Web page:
Before I start to bore readers with another hiking story, I have a confession. I actually do not enjoy hiking all that much. However, experience has shown me that if I go to National Parks, I have to get off the normal, traffic routes and take time to really see nature. What I really enjoy is interacting with nature. I enjoy nature when it is as inspiring as possible, as pure as possible and with as few people as possible. I crave to drown in natural excellence and mind-blowing views. Moab Utah and the Arches National Conservation Area had been a mixed bag of treats. Everything I had read, said that one can cram in the sights in two days maximum. So I decided to stay for four days because I wanted to get up closer and personal. The major, stupendous sights were a rock show full of people and cars. If you want to rub shoulders with hordes of other people intent on taking selfies, you will be overjoyed. If you want some solitude and interaction between the scenery and your mind, you have to hike.
Hikes that are moderate and last in the two hour range sure thin out the congregation of tourists and fast. The bus tours do not stay long enough to discharge hordes of expensive clothing on to the trails. I like to hike slow in as much peace and quiet as possible. My camera, serves as a reminder as it bangs against my chest, to constantly stop, ponder, enjoy and then take a photo to try and capture the scope of my amazement. After all, we spend the money to visit nature and we should want to be fully integrated.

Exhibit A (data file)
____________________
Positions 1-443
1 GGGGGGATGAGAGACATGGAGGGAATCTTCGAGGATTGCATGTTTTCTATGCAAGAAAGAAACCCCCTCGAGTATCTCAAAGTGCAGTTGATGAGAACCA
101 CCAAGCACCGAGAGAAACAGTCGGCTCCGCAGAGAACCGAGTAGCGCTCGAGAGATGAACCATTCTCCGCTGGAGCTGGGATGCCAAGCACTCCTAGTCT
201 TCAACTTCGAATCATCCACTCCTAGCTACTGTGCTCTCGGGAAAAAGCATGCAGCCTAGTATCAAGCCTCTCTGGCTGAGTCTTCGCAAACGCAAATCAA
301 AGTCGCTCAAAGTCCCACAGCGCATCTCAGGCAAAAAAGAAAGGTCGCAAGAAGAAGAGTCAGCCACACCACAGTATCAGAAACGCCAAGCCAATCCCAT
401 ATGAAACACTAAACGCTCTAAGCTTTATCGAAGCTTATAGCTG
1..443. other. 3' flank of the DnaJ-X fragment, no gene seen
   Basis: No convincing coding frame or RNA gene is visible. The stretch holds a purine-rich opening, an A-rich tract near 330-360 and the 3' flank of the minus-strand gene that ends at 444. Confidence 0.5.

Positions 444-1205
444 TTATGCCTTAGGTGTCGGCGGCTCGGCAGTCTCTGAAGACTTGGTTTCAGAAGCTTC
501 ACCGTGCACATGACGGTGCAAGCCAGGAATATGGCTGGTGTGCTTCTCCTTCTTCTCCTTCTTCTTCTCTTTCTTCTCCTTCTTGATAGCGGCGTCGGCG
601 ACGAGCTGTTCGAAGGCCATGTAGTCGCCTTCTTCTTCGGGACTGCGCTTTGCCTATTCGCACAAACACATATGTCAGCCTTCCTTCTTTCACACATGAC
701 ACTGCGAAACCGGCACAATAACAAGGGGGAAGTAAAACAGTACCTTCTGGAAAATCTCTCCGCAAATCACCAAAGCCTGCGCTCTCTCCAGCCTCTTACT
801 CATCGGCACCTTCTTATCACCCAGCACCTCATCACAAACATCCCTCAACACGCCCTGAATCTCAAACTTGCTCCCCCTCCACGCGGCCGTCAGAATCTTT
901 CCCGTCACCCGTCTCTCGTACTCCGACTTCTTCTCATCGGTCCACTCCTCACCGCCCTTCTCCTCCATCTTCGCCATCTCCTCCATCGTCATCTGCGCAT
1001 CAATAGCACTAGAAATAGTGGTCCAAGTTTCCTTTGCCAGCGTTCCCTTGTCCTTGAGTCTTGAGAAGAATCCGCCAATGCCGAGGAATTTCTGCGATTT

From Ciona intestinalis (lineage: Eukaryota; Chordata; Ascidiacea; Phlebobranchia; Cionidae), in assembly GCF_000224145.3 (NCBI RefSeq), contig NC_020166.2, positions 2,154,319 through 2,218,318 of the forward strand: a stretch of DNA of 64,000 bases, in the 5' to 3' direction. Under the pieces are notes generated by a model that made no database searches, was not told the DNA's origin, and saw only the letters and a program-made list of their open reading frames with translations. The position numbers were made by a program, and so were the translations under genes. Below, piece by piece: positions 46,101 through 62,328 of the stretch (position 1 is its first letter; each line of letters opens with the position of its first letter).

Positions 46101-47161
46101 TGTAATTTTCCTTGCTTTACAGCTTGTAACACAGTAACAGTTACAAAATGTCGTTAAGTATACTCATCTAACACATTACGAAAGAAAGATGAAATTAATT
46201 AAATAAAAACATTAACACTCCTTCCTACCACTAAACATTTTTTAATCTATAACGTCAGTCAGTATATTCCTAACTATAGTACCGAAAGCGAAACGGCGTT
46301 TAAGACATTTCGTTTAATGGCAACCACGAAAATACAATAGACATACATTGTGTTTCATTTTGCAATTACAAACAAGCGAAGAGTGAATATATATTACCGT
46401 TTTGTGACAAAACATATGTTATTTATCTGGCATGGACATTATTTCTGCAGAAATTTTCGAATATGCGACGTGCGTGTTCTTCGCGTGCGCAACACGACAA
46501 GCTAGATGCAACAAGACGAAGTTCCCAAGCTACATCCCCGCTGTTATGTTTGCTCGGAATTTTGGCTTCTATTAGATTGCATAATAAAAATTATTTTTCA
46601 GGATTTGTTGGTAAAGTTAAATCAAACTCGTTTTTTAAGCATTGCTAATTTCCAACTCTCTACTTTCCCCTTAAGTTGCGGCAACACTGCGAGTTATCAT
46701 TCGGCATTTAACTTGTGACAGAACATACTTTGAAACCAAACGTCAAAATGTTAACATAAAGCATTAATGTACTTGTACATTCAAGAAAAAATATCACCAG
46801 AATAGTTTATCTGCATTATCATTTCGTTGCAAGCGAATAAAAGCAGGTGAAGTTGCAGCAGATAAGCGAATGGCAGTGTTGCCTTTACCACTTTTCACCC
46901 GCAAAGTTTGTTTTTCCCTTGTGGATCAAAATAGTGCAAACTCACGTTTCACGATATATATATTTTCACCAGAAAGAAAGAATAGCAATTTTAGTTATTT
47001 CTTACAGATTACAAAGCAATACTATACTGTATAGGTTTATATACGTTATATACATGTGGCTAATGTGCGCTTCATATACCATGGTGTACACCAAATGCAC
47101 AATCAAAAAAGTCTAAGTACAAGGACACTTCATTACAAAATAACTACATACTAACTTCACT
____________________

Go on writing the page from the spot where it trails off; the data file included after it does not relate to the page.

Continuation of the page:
The was this hike, that had caught my attention on the very first day. It was called “ the Park Avenue Trail “. To complete and return to the trailhead was walk some two miles. I like the idea that one went down and then down more, to the canyon floor to walk around among the towering, sandstone sculptures. The return hike, which is all uphill, provides the necessary hike abuse.
If I have got your attention, then “ the Park Avenue Trail” lives up to its hype. The best way to describe the hike is to walk , among the skyscrapers of New York. It is a pure walk down Park Avenue , where the views are inspiring. All the monuments are the results of the erosion of sandstone and the resulting sculptures are even more powerful, because you are on the floor, looking up.
In my mind, the hike that blows away my eyes is far more important than the hike that blows away my body. The Park Avenue Trail did not disappoint me. I walked by people on the trail and they reverently nodded their head in greeting. Few uttered words are necessary when the scenery overpowers the eyes. My camera had the best workout of my trip to Moab.
I guess you could say ….it was THE MOMENT.